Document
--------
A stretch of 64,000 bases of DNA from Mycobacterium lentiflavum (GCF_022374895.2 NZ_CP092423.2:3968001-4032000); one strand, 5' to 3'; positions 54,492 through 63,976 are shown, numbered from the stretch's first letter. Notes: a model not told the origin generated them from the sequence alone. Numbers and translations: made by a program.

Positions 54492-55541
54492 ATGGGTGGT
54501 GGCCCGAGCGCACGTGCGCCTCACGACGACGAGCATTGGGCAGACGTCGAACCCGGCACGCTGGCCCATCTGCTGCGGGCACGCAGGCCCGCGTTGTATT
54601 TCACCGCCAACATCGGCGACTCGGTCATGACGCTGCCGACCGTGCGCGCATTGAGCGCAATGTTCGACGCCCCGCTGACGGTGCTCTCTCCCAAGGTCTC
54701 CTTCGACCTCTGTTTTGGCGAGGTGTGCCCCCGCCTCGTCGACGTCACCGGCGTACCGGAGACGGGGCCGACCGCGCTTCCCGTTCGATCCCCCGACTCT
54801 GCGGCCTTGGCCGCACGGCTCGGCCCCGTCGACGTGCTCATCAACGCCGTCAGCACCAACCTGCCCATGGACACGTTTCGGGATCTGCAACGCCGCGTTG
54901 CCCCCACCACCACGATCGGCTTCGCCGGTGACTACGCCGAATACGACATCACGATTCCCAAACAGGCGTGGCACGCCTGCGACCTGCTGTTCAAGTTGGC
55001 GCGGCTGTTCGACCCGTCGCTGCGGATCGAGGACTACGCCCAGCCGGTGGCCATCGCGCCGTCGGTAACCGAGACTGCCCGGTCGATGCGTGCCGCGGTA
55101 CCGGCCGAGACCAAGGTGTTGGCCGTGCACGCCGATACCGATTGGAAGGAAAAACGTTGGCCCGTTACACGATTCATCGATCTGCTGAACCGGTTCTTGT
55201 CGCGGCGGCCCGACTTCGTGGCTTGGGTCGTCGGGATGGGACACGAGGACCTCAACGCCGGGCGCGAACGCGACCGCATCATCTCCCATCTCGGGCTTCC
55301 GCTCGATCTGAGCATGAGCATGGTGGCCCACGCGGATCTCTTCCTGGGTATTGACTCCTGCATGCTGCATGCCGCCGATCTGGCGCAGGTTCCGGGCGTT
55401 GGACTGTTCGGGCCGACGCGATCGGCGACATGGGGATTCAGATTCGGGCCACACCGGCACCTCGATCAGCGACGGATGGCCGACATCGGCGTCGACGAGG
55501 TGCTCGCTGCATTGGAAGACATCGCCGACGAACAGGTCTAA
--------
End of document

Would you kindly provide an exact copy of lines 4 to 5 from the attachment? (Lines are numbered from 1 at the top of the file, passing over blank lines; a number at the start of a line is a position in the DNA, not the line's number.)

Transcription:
54501 GGCCCGAGCGCACGTGCGCCTCACGACGACGAGCATTGGGCAGACGTCGAACCCGGCACGCTGGCCCATCTGCTGCGGGCACGCAGGCCCGCGTTGTATT
54601 TCACCGCCAACATCGGCGACTCGGTCATGACGCTGCCGACCGTGCGCGCATTGAGCGCAATGTTCGACGCCCCGCTGACGGTGCTCTCTCCCAAGGTCTC